Chapel Street Regeneration Strategy
In December 1996 Salford City Council jointly with English Partnerships commissioned EDAW (an international planning and economic development consultancy) to prepare a Regeneration Strategy for the Chapel Street Corridor.
The final report was received from EDAW in July 1997 and approved by the City Council and English Partnerships in November 1997, with funding support confirmed over a five year period starting April 1998. It was to address the important physical, economic and social issues affecting the Chapel Street corridor. The loss of traditional industries and closure of facilities such as Salford Royal Hospital had reduced local employment opportunities, and left many surrounding sites vacant or underused. As a result, the appearance and image of the Corridor has suffered. Volume of traffic is a major concern, damaging the attractiveness of the area and adding to poor environmental quality.
The final report was received from EDAW in July 1997 and approved by the City Council and English Partnerships in November 1997, with funding support confirmed over a five year period starting April 1998.
The campus of Salford University forms the western most point of the strategy area and from the start the university has had close involvement with it's progress. Currently the Vice-Chancellor of the University, Michael Harloe, is the strategy chairman.
This is the vision statement:
"The Chapel Street Corridor will become a dynamic and competitive location close to the Regional Centre. The area will be a distinctive, attractive and a safe place to work, live and invest and will make a strategic contribution to the economic growth of the region. Its reputation for excellence will be focused on media, entrepreneurial activity and the arts and augmented by the profile and academic distinction of a leading edge University."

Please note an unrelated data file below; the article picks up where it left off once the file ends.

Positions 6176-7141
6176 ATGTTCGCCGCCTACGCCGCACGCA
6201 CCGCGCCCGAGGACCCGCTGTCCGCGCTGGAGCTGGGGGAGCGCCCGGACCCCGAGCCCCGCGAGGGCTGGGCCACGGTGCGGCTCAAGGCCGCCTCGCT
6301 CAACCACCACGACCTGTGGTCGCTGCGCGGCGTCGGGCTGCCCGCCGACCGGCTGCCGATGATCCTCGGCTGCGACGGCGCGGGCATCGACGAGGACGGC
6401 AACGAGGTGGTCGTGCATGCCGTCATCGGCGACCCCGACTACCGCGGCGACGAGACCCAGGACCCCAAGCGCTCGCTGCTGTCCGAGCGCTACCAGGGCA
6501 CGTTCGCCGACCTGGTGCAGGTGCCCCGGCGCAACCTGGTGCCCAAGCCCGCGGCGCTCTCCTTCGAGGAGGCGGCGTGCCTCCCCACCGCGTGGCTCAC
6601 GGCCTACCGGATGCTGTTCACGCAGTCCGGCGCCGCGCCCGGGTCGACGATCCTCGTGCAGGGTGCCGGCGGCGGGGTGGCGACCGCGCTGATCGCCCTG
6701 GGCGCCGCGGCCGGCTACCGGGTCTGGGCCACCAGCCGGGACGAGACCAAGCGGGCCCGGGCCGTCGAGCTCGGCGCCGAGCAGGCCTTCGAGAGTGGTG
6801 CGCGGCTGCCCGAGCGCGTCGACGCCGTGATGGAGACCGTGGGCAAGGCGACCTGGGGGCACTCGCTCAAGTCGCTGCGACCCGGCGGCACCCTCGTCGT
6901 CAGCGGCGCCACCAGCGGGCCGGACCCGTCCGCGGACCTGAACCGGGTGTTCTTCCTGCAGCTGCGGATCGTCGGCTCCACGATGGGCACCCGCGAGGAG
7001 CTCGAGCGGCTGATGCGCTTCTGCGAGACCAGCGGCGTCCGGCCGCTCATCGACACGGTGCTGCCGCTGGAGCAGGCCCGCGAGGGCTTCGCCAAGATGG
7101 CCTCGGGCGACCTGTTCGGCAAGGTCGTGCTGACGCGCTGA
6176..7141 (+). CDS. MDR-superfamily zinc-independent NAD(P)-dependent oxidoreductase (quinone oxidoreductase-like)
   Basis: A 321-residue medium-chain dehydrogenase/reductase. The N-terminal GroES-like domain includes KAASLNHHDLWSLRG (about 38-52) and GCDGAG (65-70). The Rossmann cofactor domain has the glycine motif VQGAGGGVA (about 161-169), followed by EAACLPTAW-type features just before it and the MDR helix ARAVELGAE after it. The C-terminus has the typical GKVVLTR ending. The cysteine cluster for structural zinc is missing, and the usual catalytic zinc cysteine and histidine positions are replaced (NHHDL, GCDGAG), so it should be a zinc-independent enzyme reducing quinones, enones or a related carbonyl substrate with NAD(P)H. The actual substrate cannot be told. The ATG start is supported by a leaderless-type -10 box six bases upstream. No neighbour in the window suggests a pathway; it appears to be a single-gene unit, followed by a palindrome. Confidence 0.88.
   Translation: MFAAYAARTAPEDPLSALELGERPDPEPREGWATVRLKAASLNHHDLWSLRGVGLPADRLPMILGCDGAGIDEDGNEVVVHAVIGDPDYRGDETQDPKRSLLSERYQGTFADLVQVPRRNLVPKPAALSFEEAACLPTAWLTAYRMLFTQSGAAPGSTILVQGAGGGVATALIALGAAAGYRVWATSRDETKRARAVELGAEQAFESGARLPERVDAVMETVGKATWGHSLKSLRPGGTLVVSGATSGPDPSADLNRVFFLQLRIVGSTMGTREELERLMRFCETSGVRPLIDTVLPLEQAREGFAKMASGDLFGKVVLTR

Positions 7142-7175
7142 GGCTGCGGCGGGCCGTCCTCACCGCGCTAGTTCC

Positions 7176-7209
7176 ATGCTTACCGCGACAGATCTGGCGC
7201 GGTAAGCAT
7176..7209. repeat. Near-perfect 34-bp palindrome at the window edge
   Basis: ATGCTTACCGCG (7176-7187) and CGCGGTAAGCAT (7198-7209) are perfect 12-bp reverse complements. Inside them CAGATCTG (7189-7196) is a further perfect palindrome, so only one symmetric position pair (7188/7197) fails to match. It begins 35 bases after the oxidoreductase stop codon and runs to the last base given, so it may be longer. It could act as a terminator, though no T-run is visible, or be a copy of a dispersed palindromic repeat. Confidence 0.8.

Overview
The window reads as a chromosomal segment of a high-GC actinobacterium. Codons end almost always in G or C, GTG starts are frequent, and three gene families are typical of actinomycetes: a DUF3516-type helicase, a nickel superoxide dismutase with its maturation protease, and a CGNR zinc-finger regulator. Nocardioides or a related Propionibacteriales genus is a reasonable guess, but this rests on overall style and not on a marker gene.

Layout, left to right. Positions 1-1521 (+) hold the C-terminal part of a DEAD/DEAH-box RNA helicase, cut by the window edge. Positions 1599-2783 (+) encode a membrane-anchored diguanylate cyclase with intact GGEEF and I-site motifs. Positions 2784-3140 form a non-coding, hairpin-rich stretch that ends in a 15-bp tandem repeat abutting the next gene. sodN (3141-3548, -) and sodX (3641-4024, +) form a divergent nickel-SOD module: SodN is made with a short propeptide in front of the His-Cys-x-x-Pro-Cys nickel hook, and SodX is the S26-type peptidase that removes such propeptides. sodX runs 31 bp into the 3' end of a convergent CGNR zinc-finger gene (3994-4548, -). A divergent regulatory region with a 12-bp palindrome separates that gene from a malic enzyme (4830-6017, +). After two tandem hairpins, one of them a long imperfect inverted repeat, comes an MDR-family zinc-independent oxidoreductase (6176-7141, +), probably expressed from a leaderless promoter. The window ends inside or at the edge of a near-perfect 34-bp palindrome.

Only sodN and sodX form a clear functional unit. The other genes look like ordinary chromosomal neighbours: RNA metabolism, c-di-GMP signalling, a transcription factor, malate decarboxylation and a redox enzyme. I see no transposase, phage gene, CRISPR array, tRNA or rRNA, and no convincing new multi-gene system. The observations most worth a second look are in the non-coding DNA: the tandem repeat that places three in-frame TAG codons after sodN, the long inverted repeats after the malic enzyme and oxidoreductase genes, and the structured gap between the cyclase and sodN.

Over the past 4 years the Strategy seems to have had a large degree of success. There has been much redevelopment along the Chapel Street corridor, with several large housing schemes amongst the most notable achievements. However, this may in large part be attributable to the economic strength of neighboring Manchester City Centre and the consequent recent increases in land prices there, which have made Chapel Street an attractive alternative. The University is planning to captialise on it's involvement by rationalising and extending it's Adelphi Campus with a possible new bridge link across the loop in the Irwell to the Peel Park Campus. Any direct and positive affect on the surrounding badly deprived hosuing estates is year to be discerned.
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Salford Unitary Development Plan
The Salford Unitary Development Plan (UDP) is the sole statutory land-use plan for the whole City. When it was published in 1995 it superseded the Greater Manchester Structure Plan and the twelve Local Plans which previously covered different parts of the City. The Plan is currently under review, and a 2002 Plan is to be published imminently so consequently much of the data available is somewhat out of date.
Implementation of the plan depends on both public and private sector investment, and it primarily helps establish priorities for action and provides a framework for various local, national and European expenditure programmers.
The UDP features various issues for the study area. Most prominant is the Wildlife corridor indicated around the Irwell River and Peel Park. This highlights the importance that is now placed on this historic park and the adjacent river. The plan points out that the river has been significantly cleaned up over recent years and has seen a wide variety of wildlife returning. However, it is still not easy to walk along by the river and enjoy the wildlife.
A small industrial site directly adjacent to the river across from the main university campus is flagged up in the Plan under Policy EC8:
"The City Council will encourage the relocation of uses which do not conform with and which have a serious detrimental effect on the character, environment or amenity of their surrounding area."